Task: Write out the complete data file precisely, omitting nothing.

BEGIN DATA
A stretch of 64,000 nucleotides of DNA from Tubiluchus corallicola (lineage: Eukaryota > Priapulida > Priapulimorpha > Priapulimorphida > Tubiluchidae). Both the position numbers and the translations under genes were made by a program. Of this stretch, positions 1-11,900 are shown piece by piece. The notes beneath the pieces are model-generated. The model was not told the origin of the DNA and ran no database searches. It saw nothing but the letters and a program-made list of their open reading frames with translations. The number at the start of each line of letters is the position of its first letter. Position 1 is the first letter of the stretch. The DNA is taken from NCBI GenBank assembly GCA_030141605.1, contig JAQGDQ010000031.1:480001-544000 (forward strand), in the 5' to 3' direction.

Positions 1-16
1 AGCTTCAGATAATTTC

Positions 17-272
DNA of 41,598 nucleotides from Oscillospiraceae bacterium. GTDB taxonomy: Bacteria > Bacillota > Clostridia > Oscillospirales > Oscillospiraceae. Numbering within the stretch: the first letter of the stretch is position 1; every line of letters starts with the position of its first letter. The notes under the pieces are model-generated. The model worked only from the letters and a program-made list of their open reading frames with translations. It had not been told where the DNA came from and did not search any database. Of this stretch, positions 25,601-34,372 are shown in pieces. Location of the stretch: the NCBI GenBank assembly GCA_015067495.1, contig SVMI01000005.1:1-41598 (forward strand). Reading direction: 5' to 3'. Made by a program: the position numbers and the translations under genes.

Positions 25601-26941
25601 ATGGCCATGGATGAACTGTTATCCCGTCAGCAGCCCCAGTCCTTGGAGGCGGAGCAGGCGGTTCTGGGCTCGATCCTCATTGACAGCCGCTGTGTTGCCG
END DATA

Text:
A stretch of 64,000 nucleotides of DNA from Tubiluchus corallicola (lineage: Eukaryota > Priapulida > Priapulimorpha > Priapulimorphida > Tubiluchidae). Both the position numbers and the translations under genes were made by a program. Of this stretch, positions 1-11,900 are shown piece by piece. The notes beneath the pieces are model-generated. The model was not told the origin of the DNA and ran no database searches. It saw nothing but the letters and a program-made list of their open reading frames with translations. The number at the start of each line of letters is the position of its first letter. Position 1 is the first letter of the stretch. The DNA is taken from NCBI GenBank assembly GCA_030141605.1, contig JAQGDQ010000031.1:480001-544000 (forward strand), in the 5' to 3' direction.

Positions 1-16
1 AGCTTCAGATAATTTC

Positions 17-272
DNA of 41,598 nucleotides from Oscillospiraceae bacterium. GTDB taxonomy: Bacteria > Bacillota > Clostridia > Oscillospirales > Oscillospiraceae. Numbering within the stretch: the first letter of the stretch is position 1; every line of letters starts with the position of its first letter. The notes under the pieces are model-generated. The model worked only from the letters and a program-made list of their open reading frames with translations. It had not been told where the DNA came from and did not search any database. Of this stretch, positions 25,601-34,372 are shown in pieces. Location of the stretch: the NCBI GenBank assembly GCA_015067495.1, contig SVMI01000005.1:1-41598 (forward strand). Reading direction: 5' to 3'. Made by a program: the position numbers and the translations under genes.

Positions 25601-26941
25601 ATGGCCATGGATGAACTGTTATCCCGTCAGCAGCCCCAGTCCTTGGAGGCGGAGCAGGCGGTTCTGGGCTCGATCCTCATTGACAGCCGCTGTGTTGCCG